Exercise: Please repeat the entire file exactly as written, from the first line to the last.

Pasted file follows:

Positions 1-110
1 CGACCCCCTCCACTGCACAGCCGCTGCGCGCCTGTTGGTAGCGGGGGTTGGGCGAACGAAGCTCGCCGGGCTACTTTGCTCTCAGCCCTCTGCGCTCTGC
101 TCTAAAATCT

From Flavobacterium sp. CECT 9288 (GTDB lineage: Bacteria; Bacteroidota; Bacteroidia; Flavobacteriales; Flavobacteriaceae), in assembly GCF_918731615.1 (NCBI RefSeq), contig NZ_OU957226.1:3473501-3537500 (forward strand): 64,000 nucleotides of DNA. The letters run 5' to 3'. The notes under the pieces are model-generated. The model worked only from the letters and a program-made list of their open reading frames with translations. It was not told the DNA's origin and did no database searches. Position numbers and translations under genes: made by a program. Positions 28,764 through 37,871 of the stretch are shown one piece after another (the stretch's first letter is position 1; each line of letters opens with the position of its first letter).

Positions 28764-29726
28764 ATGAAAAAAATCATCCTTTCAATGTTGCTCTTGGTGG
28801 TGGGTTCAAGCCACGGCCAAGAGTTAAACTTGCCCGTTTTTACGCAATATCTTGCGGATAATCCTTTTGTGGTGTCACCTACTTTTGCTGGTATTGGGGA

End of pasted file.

Positions 1-110
1 CGACCCCCTCCACTGCACAGCCGCTGCGCGCCTGTTGGTAGCGGGGGTTGGGCGAACGAAGCTCGCCGGGCTACTTTGCTCTCAGCCCTCTGCGCTCTGC
101 TCTAAAATCT

From Flavobacterium sp. CECT 9288 (GTDB lineage: Bacteria; Bacteroidota; Bacteroidia; Flavobacteriales; Flavobacteriaceae), in assembly GCF_918731615.1 (NCBI RefSeq), contig NZ_OU957226.1:3473501-3537500 (forward strand): 64,000 nucleotides of DNA. The letters run 5' to 3'. The notes under the pieces are model-generated. The model worked only from the letters and a program-made list of their open reading frames with translations. It was not told the DNA's origin and did no database searches. Position numbers and translations under genes: made by a program. Positions 28,764 through 37,871 of the stretch are shown one piece after another (the stretch's first letter is position 1; each line of letters opens with the position of its first letter).

Positions 28764-29726
28764 ATGAAAAAAATCATCCTTTCAATGTTGCTCTTGGTGG
28801 TGGGTTCAAGCCACGGCCAAGAGTTAAACTTGCCCGTTTTTACGCAATATCTTGCGGATAATCCTTTTGTGGTGTCACCTACTTTTGCTGGTATTGGGGA